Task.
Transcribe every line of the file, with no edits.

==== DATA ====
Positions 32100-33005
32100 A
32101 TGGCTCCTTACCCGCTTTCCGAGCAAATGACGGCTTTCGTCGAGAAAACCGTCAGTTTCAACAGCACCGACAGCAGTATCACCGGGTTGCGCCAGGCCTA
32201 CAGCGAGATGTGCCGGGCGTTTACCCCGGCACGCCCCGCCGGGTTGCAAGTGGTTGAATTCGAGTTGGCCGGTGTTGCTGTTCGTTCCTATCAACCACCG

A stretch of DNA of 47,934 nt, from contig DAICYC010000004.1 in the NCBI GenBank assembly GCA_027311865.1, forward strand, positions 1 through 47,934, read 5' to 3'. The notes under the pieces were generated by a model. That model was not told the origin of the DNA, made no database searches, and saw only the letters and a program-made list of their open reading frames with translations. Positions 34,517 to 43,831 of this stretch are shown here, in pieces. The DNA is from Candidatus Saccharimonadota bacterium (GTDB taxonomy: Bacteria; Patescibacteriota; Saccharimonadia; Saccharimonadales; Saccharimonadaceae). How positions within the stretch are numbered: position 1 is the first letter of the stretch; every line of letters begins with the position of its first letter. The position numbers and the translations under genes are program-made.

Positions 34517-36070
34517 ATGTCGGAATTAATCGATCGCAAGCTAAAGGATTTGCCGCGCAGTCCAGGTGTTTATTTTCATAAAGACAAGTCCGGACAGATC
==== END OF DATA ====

Positions 32100-33005
32100 A
32101 TGGCTCCTTACCCGCTTTCCGAGCAAATGACGGCTTTCGTCGAGAAAACCGTCAGTTTCAACAGCACCGACAGCAGTATCACCGGGTTGCGCCAGGCCTA
32201 CAGCGAGATGTGCCGGGCGTTTACCCCGGCACGCCCCGCCGGGTTGCAAGTGGTTGAATTCGAGTTGGCCGGTGTTGCTGTTCGTTCCTATCAACCACCG

A stretch of DNA of 47,934 nt, from contig DAICYC010000004.1 in the NCBI GenBank assembly GCA_027311865.1, forward strand, positions 1 through 47,934, read 5' to 3'. The notes under the pieces were generated by a model. That model was not told the origin of the DNA, made no database searches, and saw only the letters and a program-made list of their open reading frames with translations. Positions 34,517 to 43,831 of this stretch are shown here, in pieces. The DNA is from Candidatus Saccharimonadota bacterium (GTDB taxonomy: Bacteria; Patescibacteriota; Saccharimonadia; Saccharimonadales; Saccharimonadaceae). How positions within the stretch are numbered: position 1 is the first letter of the stretch; every line of letters begins with the position of its first letter. The position numbers and the translations under genes are program-made.

Positions 34517-36070
34517 ATGTCGGAATTAATCGATCGCAAGCTAAAGGATTTGCCGCGCAGTCCAGGTGTTTATTTTCATAAAGACAAGTCCGGACAGATC